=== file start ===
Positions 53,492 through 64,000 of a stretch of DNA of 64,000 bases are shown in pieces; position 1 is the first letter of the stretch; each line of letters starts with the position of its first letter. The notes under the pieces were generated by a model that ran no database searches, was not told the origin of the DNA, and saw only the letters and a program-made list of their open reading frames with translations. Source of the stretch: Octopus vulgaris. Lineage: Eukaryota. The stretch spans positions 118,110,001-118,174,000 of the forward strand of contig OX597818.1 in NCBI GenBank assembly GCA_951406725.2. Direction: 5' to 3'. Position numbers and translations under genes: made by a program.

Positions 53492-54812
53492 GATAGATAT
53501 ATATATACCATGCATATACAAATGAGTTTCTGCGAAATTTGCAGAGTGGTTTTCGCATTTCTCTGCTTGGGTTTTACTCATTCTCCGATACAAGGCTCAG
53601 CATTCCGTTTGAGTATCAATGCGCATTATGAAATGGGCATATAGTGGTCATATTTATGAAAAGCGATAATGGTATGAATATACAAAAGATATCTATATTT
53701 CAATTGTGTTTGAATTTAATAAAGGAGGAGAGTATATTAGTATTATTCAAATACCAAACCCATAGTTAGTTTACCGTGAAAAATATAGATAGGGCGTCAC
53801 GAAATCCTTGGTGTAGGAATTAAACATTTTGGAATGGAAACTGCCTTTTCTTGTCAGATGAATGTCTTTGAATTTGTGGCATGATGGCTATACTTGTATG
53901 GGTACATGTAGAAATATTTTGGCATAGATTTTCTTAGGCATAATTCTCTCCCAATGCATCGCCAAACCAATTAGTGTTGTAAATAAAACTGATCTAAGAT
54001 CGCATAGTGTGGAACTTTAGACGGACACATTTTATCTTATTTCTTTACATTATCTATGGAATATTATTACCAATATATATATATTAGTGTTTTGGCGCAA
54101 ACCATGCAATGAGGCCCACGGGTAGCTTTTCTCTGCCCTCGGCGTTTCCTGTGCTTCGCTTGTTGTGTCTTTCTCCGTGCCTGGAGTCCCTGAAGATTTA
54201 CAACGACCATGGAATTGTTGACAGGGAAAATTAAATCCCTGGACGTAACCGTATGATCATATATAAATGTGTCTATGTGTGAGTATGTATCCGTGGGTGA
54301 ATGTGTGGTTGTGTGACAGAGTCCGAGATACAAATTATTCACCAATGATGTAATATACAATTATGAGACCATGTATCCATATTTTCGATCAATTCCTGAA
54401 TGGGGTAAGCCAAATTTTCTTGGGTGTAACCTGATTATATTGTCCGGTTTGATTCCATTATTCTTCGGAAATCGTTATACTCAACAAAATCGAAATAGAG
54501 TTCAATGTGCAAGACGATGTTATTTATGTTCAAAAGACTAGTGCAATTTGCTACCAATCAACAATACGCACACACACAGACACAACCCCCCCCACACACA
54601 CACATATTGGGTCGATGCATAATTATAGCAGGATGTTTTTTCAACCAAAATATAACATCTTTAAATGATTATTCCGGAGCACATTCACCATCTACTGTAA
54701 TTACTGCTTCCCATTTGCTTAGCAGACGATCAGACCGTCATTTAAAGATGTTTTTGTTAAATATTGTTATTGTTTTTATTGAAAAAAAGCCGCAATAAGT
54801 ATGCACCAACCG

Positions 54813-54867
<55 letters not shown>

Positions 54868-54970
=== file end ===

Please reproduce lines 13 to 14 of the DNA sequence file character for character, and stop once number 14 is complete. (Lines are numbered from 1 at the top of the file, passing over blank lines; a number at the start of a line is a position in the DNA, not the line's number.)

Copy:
54401 TGGGGTAAGCCAAATTTTCTTGGGTGTAACCTGATTATATTGTCCGGTTTGATTCCATTATTCTTCGGAAATCGTTATACTCAACAAAATCGAAATAGAG
54501 TTCAATGTGCAAGACGATGTTATTTATGTTCAAAAGACTAGTGCAATTTGCTACCAATCAACAATACGCACACACACAGACACAACCCCCCCCACACACA